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The AFM 2D and 3D images had dimensions between 10 x10 μm. Apparently, the blocklets were clustered or fused together at different heights forming nodules and are mostly elongated in shape. Depressions were also observed on the surface of the granule. Phase image in an AFM study highlights the stiffness of the sample surface. It records the phase lagging between the cantilever oscillation and the phase of driving signal giving an indication of relative stiffness at different locations of the surface of the sample, indicating rust formation. Thus, phase images can be utilized to recognize fungus and understand the microstructure inside depressions, which were hidden in the topographic image. The topographic image shows some corresponding features, surface roughness hinders the identification of domains. The phase image allows unambiguous resolution of the different material phases. The surface of the day 35 and 45 are similar to day 27 and indicate that top of the nodules was mostly stiffer than valleys, as shown in Figure 4.
The cross-section analysis of phase images, the stiffness of granule surfaces for normal and rusted leaf is different. The phase image further visualized the texture of surface depressions, which may be hidden in the topography, and the presence of deep gaps dividing bundles of nodules from each other. In contrast to the surface with blocklets commonly observed and reported in literature [19]. We can see that the presence of 4.5 nm deep depressions with higher stiffness similar to regular granule surface in the background of the amorphous surface suggests that these depressions likely extend to the underneath semi-crystalline growth ring. These depressions might also be a part of internal channels. The wheat tissue morphology can be described as a succession of more or less thick layers including the starchy endosperm layer, the protein stored as granules in the cells of plant seeds layer and the internal cells layers with external pericarp.
In past some researchers worked on an optical light detection for visible and near-infrared region to detect different types of rust at the leaf scale [20]. In this study, none of these indices were able to detect and discriminate the types of rust. However, the anthocyanin reflectance index can be used to detect yellow rust, and the transformed chlorophyll absorption and reflectance index can be used to detect leaf rust [21]. In another study conducted by Frank and Menz, hyperspectral and leaf multispectral data were used to estimate the severity of wheat leaf rust [22]. Results indicated that leaf rust could be detected in the early symptoms by using hyperspectral data. The algorithm used in this research was based on the minimum noise fraction transformation. The reflectance spectra of the infected, non-infected, and dry area, as well as the soil class were taken at the canopy level. Ashourloo et al. showed that the disease symptoms have a high impact on the infected plant reflectance spectra [23]. This means that as the disease severity increases, so does the collected spectrum variations at a specific disease severity. Results showed that as the disease severity increases, the scattering of the numerical values for all of the indices also increases. For the different amounts of scattering and classification accuracy are not the same and depend on the wavelength of light used. Wheat leaf rust at the leaf scale was studied for two purposes, one is to estimate the reflectance spectra of various disease symptoms; and other is to introduce an index for precise determination of disease severity using the spectral reflectance of leaf [24]. In our previous study we have applied optical detection techniques to several viral infection monitoring using human blood in vivo and in vitro [25-32].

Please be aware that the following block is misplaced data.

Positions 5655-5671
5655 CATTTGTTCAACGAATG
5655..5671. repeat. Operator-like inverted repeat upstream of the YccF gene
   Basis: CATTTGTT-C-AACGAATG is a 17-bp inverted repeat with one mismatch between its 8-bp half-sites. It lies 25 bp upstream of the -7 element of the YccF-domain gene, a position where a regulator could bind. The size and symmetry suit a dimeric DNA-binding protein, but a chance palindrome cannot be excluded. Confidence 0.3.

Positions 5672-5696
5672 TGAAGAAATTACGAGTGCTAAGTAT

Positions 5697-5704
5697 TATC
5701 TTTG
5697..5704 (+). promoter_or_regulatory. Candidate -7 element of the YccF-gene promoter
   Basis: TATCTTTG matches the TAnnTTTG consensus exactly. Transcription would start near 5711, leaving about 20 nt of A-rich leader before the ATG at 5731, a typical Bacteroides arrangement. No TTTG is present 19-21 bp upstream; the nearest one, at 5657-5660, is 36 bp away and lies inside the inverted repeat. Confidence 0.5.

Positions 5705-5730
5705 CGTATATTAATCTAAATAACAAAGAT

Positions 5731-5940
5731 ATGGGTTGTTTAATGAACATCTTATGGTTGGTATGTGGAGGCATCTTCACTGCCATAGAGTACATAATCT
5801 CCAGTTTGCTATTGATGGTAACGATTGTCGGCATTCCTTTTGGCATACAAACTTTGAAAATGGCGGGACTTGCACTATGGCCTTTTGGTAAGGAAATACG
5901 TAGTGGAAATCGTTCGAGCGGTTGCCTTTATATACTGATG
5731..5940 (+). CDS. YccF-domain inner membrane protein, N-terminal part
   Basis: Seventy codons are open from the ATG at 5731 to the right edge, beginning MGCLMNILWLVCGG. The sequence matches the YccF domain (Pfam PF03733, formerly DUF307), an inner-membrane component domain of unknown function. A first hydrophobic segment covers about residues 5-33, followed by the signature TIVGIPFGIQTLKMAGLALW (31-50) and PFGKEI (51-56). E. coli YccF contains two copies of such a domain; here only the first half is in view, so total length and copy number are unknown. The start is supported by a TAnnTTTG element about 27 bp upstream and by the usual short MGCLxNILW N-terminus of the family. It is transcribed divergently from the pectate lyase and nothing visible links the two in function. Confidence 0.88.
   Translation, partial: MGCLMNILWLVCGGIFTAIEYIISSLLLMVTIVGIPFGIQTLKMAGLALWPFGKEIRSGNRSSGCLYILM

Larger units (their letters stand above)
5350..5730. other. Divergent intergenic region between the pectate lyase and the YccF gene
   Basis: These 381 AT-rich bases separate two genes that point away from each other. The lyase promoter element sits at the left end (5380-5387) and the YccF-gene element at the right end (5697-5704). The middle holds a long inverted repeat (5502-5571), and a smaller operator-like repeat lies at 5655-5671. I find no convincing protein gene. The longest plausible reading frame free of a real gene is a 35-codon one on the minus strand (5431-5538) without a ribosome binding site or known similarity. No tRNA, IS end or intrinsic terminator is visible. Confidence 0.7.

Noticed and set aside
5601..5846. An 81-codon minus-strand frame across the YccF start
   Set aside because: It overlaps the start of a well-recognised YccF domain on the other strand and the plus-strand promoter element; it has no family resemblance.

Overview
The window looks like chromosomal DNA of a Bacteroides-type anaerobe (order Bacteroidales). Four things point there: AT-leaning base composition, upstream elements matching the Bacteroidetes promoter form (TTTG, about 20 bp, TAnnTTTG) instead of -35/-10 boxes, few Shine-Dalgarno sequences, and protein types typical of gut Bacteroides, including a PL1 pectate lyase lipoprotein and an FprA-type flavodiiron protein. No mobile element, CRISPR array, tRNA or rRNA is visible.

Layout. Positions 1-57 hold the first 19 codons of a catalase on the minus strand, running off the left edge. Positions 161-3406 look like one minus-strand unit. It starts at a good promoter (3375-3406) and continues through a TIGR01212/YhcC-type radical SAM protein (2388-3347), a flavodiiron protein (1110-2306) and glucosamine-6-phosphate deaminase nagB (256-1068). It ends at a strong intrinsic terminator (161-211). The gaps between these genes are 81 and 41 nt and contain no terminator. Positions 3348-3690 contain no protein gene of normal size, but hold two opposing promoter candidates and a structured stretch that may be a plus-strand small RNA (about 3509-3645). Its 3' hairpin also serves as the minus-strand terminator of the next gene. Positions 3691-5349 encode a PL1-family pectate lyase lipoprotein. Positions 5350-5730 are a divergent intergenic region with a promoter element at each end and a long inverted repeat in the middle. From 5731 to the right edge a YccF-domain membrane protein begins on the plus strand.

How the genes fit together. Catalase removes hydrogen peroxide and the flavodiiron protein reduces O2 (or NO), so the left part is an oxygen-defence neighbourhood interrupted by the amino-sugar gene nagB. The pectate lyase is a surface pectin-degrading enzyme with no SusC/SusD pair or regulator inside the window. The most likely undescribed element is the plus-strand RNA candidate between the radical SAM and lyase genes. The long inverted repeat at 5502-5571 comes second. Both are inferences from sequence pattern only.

Conclusion

In this, experimental studies we demonstrated that Atomic Force Microscopy AFM provides a powerful platform for detect wheat leaf rust fungus at nanoscale level. The main advantages of AFM are the ability to image and manipulate early stage fungus infection at nanometer resolution and its operation under a wide variety of physiological conditions for quantifying the physical properties of cellular structures and leaf surface molecules topography and structure morphology. The applied technique provides early stage detection of fungus pathogen, when it it cannot be observed visually. So, the protection management with anti-pathogen chemicals can be made to save the crop from disease. The development and combination of multiple orthogonal, yet complimentary, biophysical tools will clearly play a major role in illuminating a deeper understanding of the complex interplay between physical and biological information.
Collaborations between the Nano, physical and life sciences will lead to the AFM being used more routinely in studies of fundamental and complex biological processes. Such studies will lead to the understanding of the importance of the physical mechanisms governing fungal infection and its characteristics in biology. The atomic force microscopy (AFM) provides the structural, mechanical strength, topography, and surface morphology of the sample in easy way. The information related to the rust fungus infection at an early stage can facilitate the wheat management planning. AFM qualitative and quantitative imaging of granules and stomata support blocklet structural information of diverse starch systems. This imaging methodology will enhance other early stage rust detection techniques to be utilized for wheat food improvements.